Heroes, Heroism And Greatness Thrusted

Some are born to greatness, others achieve greatness and some have greatness thrust upon them. With apologies to Shakespeare’s Malvolio in Twelfth Night, please be upstanding for Colin Montgomerie, Sam Torrance and Paul McGinley: Belfry gods, class of 2002.

Monty is Europe’s greatest Ryder Cup player, unbeaten in the singles, and he led the team out on Sunday. Torrance had to grind to make it as a stalwart of the European Tour and finally find immortality by holing the winning putt at the Belfry in 1985 then captaining Europe to victory there in 2002. McGinley burst forth from the rank-and-file to hole the winning putt in 2002 and become the centre of that iconic photograph, waist deep in the water by the 18th green, with the Irish tricolour wrapped around his shoulders. “Out of the shadows come heroes,” Torrance said. “And we were led by the infamous Colin Montgomerie.”


The score on the eve of the singles was 8-8. Torrance was ready to gamble. “I learned from Tony Jacklin to put your best players out first in the singles to seize the momentum, get blue on the scoreboards, then hopefully keep it going.” Monty had never been out first in the singles before. There were hundreds of fans lining both sides of the roped-off path from the putting green to the first tee. The ‘grandstand full’ sign had been hung at 7:30 a.m., 30 minutes before Monty’s showdown with Scott Hoch. There were chants of “Monty! Monty! And “Europe! Europe!” It felt like Ancient Rome watching the gladiators enter the Coliseum.

“Crikey, it was unbelievable,” Monty remembers. “The whole place went nuts. The crowd was right on top of me. I was so pumped up I hit my drive 308 yards – with a 3-wood. I had 102 yards to go and was worried I was going to fly the bloody green. I had no idea how far the ball was going to go. That’s why I came up short. I hit my first putt far too hard. I thought it was going to run off the back of the green. Then when it was about half way, I thought, ‘This has got a chance.’ Then it started to break in and from about four feet I thought ‘this is going nowhere but in.’ It was dead centre. Then it hit the back of the hole.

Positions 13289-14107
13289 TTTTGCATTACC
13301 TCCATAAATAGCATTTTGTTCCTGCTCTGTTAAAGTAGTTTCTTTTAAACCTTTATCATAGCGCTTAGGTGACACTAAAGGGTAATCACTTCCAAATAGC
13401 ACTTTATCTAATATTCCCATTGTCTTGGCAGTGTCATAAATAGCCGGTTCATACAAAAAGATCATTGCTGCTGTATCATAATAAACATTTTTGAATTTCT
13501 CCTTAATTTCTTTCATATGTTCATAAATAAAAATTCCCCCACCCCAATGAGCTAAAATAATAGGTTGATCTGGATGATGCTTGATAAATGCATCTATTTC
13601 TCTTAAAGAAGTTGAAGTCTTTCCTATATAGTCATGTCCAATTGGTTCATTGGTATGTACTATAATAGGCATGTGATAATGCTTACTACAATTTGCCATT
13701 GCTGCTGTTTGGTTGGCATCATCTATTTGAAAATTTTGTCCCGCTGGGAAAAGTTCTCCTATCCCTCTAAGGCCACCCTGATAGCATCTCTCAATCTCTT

“Wow! What a roar. I didn’t know at the time but they were showing it on the big screen by the practice ground. The U.S. team was watching. Everyone was watching. We were never down the whole day.” Monty thrashed Hoch 5 and 4 and Europe won 15½ to 12½ in the match that was postponed from 2001 due to the September 11 attacks on the U.S.

“Everybody thinks I jumped in the lake,” McGinley says. “But I was doing a BBC interview and was lifted up and thrown in. The ringleaders were Darren Clarke and Padraig Harrington.” Fans refused to leave the course and bars in the tented village stayed open for hours. Beer and champagne flowed as Liverpool’s football anthem “You’ll Never Walk Alone” echoed across the Belfry.

“I just led them to the water and they drank copiously,” Torrance said of his team. He wasn’t just talking about the golf. Shakespeare would have been proud.

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